Platte County resident and member of the Mid-Continent Library Board of Trustees helped spark a controversy after her letter to the editor regarding a transgender class was published in a recent edition of The Landmark.
Rita Wiese wrote the letter in response to a recent library class titled “Trans 101,” which carried the following description: “Learn what it means to be transgender and gain a basic understanding what it means to identify this way.”
Wiese’s letter to the editor, published in the Nov. 6 edition of The Landmark, stated her objections to the class and library materials that promote alternative lifestyles and are graphically explicit.
“A once safe community setting known as the public library has become a space that, in the guise of intellectual freedom, wants to change thinking on voyeurism and gender confusion, while promoting materials and programs that lead children toward being sexually exploited,” her letter states.
In an interview after the meeting, Wiese said she has received anonymous threats, including that she would face a “lynching” at last week’s board meeting.
Wiese said a note that was “not friendly” was placed on her home’s front door but she declined to elaborate on its contents. In response, she posted a “no trespassing” sign at her home.
Wiese said her efforts are aimed at protecting innocent children and she has been approached by several library patrons who also are parents who object to “sexually explicit” material in the library and such items will prevent them from using the library.
Steve Potter, director of the Mid-Continent Public Library district, said that Wiese did not consult with Potter or library trustees before she wrote the letter. But because she signed the letter using her board of trustees’ title, many library patrons wrongly assumed Wiese spoke for the board.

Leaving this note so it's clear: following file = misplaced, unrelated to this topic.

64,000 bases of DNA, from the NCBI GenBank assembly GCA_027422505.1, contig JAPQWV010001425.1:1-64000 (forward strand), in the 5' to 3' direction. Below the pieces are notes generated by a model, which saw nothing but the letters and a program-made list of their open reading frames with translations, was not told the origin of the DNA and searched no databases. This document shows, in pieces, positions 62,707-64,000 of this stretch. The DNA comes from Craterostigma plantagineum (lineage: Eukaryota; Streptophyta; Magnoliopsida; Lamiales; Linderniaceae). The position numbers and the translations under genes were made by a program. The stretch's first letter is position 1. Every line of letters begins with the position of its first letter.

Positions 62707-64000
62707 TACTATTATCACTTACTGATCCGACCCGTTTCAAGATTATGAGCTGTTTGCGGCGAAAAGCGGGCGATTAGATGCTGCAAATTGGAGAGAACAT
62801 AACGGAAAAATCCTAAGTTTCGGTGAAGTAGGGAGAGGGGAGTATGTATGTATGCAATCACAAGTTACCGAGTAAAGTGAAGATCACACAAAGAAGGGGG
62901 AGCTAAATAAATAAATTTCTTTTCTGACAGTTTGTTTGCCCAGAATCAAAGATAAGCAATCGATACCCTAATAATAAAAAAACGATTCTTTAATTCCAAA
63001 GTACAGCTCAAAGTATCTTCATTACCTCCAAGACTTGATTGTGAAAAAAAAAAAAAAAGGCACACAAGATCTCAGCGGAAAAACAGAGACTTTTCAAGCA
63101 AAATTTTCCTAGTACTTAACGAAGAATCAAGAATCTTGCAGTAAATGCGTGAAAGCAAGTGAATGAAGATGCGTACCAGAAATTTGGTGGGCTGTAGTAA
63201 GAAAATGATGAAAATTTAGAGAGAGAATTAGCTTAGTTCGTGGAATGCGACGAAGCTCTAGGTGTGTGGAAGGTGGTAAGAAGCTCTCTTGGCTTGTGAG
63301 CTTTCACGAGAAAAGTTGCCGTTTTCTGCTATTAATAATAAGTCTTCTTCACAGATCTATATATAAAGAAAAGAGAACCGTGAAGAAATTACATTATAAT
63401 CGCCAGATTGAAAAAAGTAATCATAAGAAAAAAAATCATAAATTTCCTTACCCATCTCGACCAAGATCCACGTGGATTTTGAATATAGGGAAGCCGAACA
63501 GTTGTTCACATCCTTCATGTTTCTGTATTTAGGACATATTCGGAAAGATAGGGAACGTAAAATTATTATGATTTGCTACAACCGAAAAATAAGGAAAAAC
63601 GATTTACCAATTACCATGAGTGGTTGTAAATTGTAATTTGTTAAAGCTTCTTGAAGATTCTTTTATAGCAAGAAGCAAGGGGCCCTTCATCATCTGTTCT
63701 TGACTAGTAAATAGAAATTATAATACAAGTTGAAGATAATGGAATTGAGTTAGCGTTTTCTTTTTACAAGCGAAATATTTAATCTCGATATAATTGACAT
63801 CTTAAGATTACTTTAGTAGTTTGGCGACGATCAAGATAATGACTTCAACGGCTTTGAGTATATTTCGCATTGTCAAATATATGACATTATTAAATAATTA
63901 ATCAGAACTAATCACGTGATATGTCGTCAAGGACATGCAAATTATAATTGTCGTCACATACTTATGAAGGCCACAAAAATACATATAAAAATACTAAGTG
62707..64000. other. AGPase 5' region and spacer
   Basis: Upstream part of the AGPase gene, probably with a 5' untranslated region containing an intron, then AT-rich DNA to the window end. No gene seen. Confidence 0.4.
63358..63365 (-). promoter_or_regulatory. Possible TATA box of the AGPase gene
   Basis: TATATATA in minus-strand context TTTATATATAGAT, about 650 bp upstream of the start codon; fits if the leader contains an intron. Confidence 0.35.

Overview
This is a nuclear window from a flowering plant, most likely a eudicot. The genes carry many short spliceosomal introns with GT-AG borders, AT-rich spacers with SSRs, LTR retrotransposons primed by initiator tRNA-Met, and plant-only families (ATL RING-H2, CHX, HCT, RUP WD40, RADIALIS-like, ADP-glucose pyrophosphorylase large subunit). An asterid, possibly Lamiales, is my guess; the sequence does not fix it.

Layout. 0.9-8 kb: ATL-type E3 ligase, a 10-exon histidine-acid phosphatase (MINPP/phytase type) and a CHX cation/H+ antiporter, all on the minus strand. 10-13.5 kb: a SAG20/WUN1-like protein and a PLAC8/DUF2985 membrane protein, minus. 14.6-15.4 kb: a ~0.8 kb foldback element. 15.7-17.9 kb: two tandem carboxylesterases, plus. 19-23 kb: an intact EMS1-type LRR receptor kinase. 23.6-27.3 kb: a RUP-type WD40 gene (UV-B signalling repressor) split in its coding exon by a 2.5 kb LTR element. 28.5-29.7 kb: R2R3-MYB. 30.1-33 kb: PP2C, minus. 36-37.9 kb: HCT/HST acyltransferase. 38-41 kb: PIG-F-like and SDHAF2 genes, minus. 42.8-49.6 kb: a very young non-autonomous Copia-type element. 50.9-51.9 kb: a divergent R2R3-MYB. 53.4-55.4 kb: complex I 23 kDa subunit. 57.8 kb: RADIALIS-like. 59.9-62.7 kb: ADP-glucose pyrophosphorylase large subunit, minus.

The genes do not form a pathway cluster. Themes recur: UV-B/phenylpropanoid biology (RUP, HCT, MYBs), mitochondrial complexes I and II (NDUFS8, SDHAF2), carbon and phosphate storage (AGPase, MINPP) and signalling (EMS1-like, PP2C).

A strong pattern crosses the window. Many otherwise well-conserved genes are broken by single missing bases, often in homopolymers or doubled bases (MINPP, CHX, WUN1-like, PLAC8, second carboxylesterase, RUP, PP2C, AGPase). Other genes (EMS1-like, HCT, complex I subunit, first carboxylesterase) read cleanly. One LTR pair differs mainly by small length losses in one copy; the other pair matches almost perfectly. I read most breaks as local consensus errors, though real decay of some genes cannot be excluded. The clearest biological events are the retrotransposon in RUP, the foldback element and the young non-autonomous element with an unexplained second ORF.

However, Potter said he is not sure what action, if any, the board will take in response to Wiese’s letter. Potter said the board’s executive committee will review the matter but had no time frame for a decision.
The library’s 12-member board of trustees’ act as representatives of the patrons who live in the counties they serve but have no say in programming, Potter said.
A separate district’s library program in St. Joseph in which people dressed as “drag queens” read books to children also contributed to the controversy. But prior to patrons speaking, board President Michelle Wycoff said, “drag queen story hour is not a program we have…or have any intention of doing.”
During a telephone interview after the meeting, Potter said that drag queen story hour does “not align with our current strategic plan,” which is to offer services geared to the lifelong success of children.
“The most appropriate person to navigate what children are or are not reading is the parent,” Potter said.
A Sept. 30 blog post by Potter explained the impetus for the transgender class:
“The program was developed in response to requests from community members who felt the information would be helpful for themselves and their families, especially in light of challenges faced by the LGBTQ community.”
During the meeting, Wycoff explained that the 20 patrons who had signed up to speak would be limited to two minutes each in order to keep the meeting from running too long.
“I’m trying to give everybody an opportunity to speak,” she said.
Riley Long, of Kansas City, who led the trans classes, told those gathered at the meeting, that he and other transgenders face a lot of prejudice.
“I shouldn’t have to continue to defend my life from people who don’t understand,” he said, referring to the last few board meetings in which the public was free to voice opinions.
He added that those in the LGBT community already face many obstacles and that disapproval of a person’s gender identity can exacerbate depression, which can also lead to other issues, such as job insecurity and homelessness.
“Being transgender is who I am,” he said. “Give me the same respect I give to you.” Linda Barrier of Independence said during the meeting that she believes being gay is not counter to Christianity. “I am a Christian, and I am a lesbian,” she said. “I know love is love and I know I’m loved, and that’s all I have to say.”
Wiese attended last week’s meeting and was mentioned by name in remarks by several library patrons who spoke in opposition to and in favor of the issue.
Jim DeJarnatt of Weston spoke against the program at the meeting when he said, “I congratulate Ms. Wiese… in what she says.”
During a telephone interview, patron Janet Stark who lives in Platte County, said she officially requested the library order a book titled “The Health Hazards of Homosexuality–What the Medical and Psychological Research Reveals,” by MassResistance.
So far, the book has not appeared on shelves, she said, adding that she also requested libraries have copies of The Bible.
Stark said, “They (library officials) talk about balancing collections. She said, “There are hundreds of books on homosexuality and none of the opposing viewpoint.”